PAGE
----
The investigation of Flynn, who had been appointed as the future National Security Advisor to President Trump, was opened because of his phone call with Kislyak and other foreign leaders. Cruz’s probe centered on the Logan Act because it referred to General Flynn’s conversations with former Russian senior diplomat Sergey Kislyak and other foreign leaders during the transition to the Trump administration. During transitions, National Security Advisors routinely contact foreign leaders to discuss general plans and the state of affairs at the time. It was found that Flynn did nothing wrong. The Logan Act is “a single federal statute making it a crime for a citizen to confer with foreign governments against the interests of the United States. Specifically, it prohibits citizens from negotiating with other nations on behalf of the United States without authorization.” 

When pressed about whether the predicate for investigating Flynn was because of their suspicion that General Flynn had violated the Logan Act, McCabe repeatedly seemed to avoid actually naming the interaction as a violation of the Logan Act even though he continued to refer to the calls with Russia as exactly that. The Logan Act has only been used once in recent history in “1975, Senators John Sparkman and George McGovern were accused of violating the Logan Act when they traveled to Cuba and met with officials there.” Cruz seemed to be especially irritated as he pointed out the reports that the Biden campaign had already started to contact foreign leaders as a part of their transition, even though Biden has not yet been elected. Ironically, it was Biden who raised the issue of using the Logan Act against Flynn.

While Senator Kennedy grilled McCabe about the seemingly flimsy basis for the Russian investigation, he, more importantly, addressed the reputational damage caused by the conduct of the agency at a time in our country when the American people are experiencing profound distrust in its institutions.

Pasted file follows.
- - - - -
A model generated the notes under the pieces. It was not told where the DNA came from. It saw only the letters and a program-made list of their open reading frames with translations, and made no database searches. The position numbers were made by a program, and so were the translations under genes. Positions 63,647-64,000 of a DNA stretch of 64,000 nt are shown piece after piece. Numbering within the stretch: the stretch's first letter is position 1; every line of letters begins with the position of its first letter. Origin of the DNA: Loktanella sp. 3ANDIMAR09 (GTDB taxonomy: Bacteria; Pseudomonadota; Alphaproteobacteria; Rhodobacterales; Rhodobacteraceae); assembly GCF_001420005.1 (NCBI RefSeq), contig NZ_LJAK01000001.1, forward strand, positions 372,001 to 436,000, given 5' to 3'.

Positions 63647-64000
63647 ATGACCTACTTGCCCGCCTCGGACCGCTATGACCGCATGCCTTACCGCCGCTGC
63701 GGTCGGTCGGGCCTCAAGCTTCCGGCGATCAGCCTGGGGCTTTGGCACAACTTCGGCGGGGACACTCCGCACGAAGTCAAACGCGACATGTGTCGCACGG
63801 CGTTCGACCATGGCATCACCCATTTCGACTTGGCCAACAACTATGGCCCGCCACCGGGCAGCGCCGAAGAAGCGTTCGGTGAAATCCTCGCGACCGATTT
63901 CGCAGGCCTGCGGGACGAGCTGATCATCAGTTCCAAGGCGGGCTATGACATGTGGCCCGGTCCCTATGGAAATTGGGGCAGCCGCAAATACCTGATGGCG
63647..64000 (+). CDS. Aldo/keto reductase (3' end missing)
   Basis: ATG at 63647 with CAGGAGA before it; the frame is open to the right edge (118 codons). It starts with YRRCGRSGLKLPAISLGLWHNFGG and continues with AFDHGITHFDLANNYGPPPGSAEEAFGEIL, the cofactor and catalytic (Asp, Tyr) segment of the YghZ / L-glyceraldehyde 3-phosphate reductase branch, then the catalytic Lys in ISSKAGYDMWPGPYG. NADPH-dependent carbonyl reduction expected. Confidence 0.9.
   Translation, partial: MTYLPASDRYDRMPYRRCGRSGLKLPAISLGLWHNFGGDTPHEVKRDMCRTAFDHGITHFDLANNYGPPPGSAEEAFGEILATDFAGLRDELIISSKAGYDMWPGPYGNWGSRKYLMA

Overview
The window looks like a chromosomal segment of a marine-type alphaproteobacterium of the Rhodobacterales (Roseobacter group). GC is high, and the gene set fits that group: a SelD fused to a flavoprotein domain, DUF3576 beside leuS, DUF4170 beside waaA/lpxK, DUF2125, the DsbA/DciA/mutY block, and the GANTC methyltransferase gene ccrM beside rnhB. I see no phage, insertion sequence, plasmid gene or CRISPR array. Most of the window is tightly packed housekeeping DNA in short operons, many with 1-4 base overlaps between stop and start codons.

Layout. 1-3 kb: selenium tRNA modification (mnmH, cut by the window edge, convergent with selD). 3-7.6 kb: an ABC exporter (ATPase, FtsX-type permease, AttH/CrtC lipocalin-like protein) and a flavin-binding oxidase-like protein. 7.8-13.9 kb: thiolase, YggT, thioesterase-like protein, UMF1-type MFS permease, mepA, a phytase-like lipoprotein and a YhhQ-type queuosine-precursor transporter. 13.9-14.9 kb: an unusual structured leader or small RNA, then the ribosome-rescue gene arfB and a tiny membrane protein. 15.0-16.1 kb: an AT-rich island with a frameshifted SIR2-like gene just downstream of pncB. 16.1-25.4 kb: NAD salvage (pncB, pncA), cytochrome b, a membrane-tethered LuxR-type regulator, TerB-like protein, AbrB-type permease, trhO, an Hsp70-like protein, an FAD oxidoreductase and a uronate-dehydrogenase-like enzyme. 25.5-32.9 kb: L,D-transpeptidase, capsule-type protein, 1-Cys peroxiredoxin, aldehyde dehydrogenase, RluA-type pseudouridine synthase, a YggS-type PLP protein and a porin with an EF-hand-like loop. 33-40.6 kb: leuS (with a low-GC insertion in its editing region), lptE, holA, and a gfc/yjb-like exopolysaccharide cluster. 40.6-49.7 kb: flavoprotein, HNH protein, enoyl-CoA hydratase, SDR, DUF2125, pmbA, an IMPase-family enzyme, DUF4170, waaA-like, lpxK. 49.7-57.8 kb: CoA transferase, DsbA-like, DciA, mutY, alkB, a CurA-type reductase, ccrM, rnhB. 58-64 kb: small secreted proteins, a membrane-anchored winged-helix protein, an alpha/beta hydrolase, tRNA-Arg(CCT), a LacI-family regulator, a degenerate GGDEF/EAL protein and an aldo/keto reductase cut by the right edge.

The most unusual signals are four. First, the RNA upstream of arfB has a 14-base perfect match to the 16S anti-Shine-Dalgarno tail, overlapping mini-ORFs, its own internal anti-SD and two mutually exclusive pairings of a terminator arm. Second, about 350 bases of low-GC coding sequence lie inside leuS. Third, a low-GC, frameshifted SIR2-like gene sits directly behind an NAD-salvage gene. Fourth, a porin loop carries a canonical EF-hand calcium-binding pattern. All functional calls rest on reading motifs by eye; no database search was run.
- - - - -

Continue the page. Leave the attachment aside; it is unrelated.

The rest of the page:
“Do you have any idea, Mr. McCabe, I don’t think Mr. Comey does. do you have any idea how badly you and your colleagues have hurt the FBI? I mean the premier law enforcement agency in all of human history, and it was just a handful of you, and now when the average American gets a knock on his or her door, the FBI needs to talk to you. At least half of them are thinking, Oh my gosh, is the agent a Republican or Democrat. They probably know my party affiliation. You have any idea how much damage you’ve done?”

Despite substantial evidence of biased and improper behavior, Mr. McCabe denied responsibility for that perception saying those perceptions were caused by“politicized” and “baseless” investigations and not on the actual conduct of the FBI:

“I never took any action to undermine our effectiveness, undermine our oath to this constitution and the American people, and the work that we did for the FBI. I deeply regret how politicized the FBI has become in light of the rhetoric and the relentless attacks levied upon it over the last four years. And I have great faith that my former colleagues will continue to do their work and ignore those sorts of baseless attacks.”